Meridian Bioscience announced that the U.S. Food and Drug Administration (FDA) has cleared its newly updated and simplified molecular diagnostic test for Mycoplasma pneumoniae, the cause of an infectious if mild form of pneumonia often called “walking pneumonia.”
The Illumigene Mycoplasma Direct assay was launched in Europe earlier this year, having received the CE Mark from the European Union. It is an improved version of a test cleared by the FDA in 2013. The assay consists of a simplified and easy three-step procedure that eliminates the need for specialized training, and provides definitive results in less than one hour.
The test utilizes throat swabs and requires less than two minutes of hands-on time to process. Its ability to accurately detect infection soon after symptoms appear also makes it less likely that broad spectrum antibiotics would be prescribed to people, limiting their likelihood of developing antimicrobial resistance.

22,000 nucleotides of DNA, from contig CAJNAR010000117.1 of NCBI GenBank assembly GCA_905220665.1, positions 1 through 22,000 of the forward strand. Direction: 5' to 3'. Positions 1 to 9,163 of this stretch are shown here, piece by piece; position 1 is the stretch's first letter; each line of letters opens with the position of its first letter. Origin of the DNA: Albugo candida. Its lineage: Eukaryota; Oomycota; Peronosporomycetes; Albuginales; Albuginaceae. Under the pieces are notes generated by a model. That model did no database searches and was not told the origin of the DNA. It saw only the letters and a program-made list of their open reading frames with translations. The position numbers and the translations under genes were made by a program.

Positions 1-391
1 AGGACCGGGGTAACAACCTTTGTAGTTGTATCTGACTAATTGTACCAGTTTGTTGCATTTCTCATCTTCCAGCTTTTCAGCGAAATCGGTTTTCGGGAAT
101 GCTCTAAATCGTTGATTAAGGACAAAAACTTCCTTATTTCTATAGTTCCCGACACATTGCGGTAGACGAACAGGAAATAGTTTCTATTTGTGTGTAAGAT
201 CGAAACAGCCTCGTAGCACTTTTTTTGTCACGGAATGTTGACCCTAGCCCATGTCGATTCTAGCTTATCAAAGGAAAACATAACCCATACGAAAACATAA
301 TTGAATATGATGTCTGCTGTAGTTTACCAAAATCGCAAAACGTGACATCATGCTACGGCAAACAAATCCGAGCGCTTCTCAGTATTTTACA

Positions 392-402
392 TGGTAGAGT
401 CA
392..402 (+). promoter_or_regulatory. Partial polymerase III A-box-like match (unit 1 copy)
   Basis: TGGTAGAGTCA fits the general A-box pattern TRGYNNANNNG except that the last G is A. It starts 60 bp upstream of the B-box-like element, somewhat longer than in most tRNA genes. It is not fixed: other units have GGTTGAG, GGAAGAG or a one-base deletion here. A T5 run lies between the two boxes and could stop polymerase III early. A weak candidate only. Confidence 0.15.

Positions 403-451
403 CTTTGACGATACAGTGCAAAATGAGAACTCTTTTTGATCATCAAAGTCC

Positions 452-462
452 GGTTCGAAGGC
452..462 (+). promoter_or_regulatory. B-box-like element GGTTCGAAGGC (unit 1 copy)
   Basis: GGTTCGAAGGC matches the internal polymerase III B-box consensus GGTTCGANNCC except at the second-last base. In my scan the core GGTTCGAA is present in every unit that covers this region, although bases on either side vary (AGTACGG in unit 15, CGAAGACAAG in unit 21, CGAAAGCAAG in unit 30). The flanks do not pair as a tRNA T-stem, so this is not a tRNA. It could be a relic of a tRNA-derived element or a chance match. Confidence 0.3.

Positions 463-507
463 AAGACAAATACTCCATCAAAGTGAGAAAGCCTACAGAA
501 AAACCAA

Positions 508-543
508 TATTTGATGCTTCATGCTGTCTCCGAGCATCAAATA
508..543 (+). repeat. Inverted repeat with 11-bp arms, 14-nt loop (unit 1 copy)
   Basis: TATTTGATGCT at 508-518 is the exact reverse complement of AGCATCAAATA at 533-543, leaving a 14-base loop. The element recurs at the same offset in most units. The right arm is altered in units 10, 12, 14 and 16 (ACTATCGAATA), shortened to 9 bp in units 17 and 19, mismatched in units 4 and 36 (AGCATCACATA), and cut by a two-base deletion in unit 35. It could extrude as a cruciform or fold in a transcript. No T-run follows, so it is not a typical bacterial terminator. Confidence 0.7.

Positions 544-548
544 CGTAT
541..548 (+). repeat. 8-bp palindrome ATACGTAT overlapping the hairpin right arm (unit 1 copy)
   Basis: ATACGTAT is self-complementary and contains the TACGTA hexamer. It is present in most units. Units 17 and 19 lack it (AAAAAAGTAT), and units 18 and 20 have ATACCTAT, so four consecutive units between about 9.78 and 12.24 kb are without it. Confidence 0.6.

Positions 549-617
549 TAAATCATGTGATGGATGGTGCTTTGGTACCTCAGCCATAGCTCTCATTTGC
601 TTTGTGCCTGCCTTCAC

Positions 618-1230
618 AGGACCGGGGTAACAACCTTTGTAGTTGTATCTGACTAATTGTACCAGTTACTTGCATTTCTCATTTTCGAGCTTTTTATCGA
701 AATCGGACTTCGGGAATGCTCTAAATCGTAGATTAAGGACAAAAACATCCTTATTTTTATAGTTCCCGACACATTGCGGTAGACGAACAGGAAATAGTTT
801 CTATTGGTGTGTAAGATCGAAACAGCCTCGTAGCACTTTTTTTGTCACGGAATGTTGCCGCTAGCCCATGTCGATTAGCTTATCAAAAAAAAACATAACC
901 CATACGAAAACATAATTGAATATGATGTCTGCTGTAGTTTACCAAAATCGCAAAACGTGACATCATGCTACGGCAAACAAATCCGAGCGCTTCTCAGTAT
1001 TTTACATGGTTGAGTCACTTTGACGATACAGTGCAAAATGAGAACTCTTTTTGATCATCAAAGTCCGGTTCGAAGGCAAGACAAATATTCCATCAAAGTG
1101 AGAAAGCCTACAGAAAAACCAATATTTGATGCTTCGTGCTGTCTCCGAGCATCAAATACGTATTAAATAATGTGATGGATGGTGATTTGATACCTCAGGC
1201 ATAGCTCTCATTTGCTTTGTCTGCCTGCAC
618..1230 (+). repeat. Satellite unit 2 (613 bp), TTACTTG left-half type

“As the market share leader for Mycoplasma pneumoniae testing, we are pleased to be able to offer our customers an improved molecular assay for Mycoplasma pneumoniae. By simplifying the procedure of illumigene Mycoplasma we are able to address a larger customer base with a superior diagnostic tool that will dramatically improve patient care,” Mike Shaughnessy, executive vice president and president of Meridian Global Diagnostics, said in a news release. “Traditional methods of diagnosis include serology and X-Ray which may have as low as 25% and 41% sensitivity respectively, making rapid, targeted detection for specific treatment difficult. Our illumigene molecular platform does not require cumbersome capital equipment or costly hidden service contracts. We believe illumigene is the best value choice for molecular detection in infectious disease.”
The illumigene Mycoplasma Direct is now available for order in the U.S., as are other assays in the company’s portfolio, including tests for C. difficile, Group A Streptococcus, Group B Streptococcus, Herpes Simplex Virus type 1 & 2, pertussis, chlamydia, gonorrhea, and malaria.
According to the Centers for Disease Control and Prevention, between 1 and 10 out of every 50 cases of community-acquired pneumonia in the United States are caused by M. pneumoniae. The mild illness is especially common in children and young adults.